Write like you speak. Avoid trying to write like a professional author (unless you’re a novelist, of course). Instead, try to write the same way you speak. Written English is often more formal than spoken English, but trying too hard to write with formality makes writing sound awkward when read out loud. ESL students with less writing experience also risk using unnatural sentence structures when writing formally. This makes it more difficult for native speakers to interpret meaning. Many people find it easiest to convey ideas verbally. As a rule, it’s always a great idea to read your writing aloud before deciding that a final draft is complete. If it feels awkward to say, chances are high that it’s also awkward to read.
Don't exaggerate without justification. Too many writers wrongly associate exaggeration with intensity. Being highly descriptive has its benefits, but using words that are too strong for a given situation can negatively affect an author’s credibility. Obviously, inflating quantifiable data (like numbers) is unacceptable. But many don’t realize that using intense adjectives and misrepresenting situations are bad practices too! Readers may feel manipulated when situations are framed to appeal to particular opinions or emotions. When this happens, they may not even finish the text. Ensure word choice is appropriate for the context. Justify any written opinions. When making assertions or including facts, research properly beforehand. Remember: if you can’t cite it, don’t write it!
Prioritize writing goals. It’s easy to wander off topic without realizing it. To avoid this, take time to create a clear outline of whatever is being written. Remember, most writing pieces need a beginning, a middle, and an end. They often begin by taking a specific stance, stated at the beginning of the document. This thesis statement is then used to introduce supporting points (the middle), which lead to conclusions (the end). In other words, the thesis statement establishes the writer’s goal; it can be referenced to ensure that each supporting point works towards achieving the task’s purpose.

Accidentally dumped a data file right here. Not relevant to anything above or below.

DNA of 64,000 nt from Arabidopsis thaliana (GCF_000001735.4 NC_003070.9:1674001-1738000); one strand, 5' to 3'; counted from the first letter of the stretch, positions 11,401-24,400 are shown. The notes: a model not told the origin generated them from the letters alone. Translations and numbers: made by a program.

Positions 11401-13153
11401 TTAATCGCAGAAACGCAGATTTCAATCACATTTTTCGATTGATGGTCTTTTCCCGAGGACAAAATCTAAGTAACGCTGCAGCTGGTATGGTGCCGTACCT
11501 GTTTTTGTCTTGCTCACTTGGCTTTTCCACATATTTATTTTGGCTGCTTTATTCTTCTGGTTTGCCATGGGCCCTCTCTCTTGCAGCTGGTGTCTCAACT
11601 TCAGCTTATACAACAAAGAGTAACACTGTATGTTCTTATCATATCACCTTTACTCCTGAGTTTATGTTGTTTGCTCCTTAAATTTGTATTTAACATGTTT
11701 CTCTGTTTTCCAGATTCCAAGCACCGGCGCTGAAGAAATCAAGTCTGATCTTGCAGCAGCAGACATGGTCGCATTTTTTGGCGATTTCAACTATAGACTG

Revise, edit, and cut, cut, cut. Most writers will review their work once. Many writers won’t review it at all. Neither habit is acceptable. Constant revision produces the best work. This doesn’t mean a writer needs to completely re-draft a piece with every revision. Instead, greater emphasis is placed upon reducing what has already been written. Earlier in this article, it was suggested to write short sentences. This helps readers follow main ideas more easily. Revising with a careful eye and cutting as much filler as possible helps writers present their ideas directly and succinctly. In conclusion, applying the tips from above will instantly improve almost any writing piece. For more advice related to specific writing styles, schedule a free consultation session today here, or using the widget below. Discuss your style, review your writing for grammar and spelling errors, or receive feedback on your essay’s structure and organization. With Hahn English, personalized support is just a few clicks away. Let’s talk.
*This sentence was taken as an example directly from this article on the same topic. All credit for the original work goes to Victoria Clayton of The Atlantic.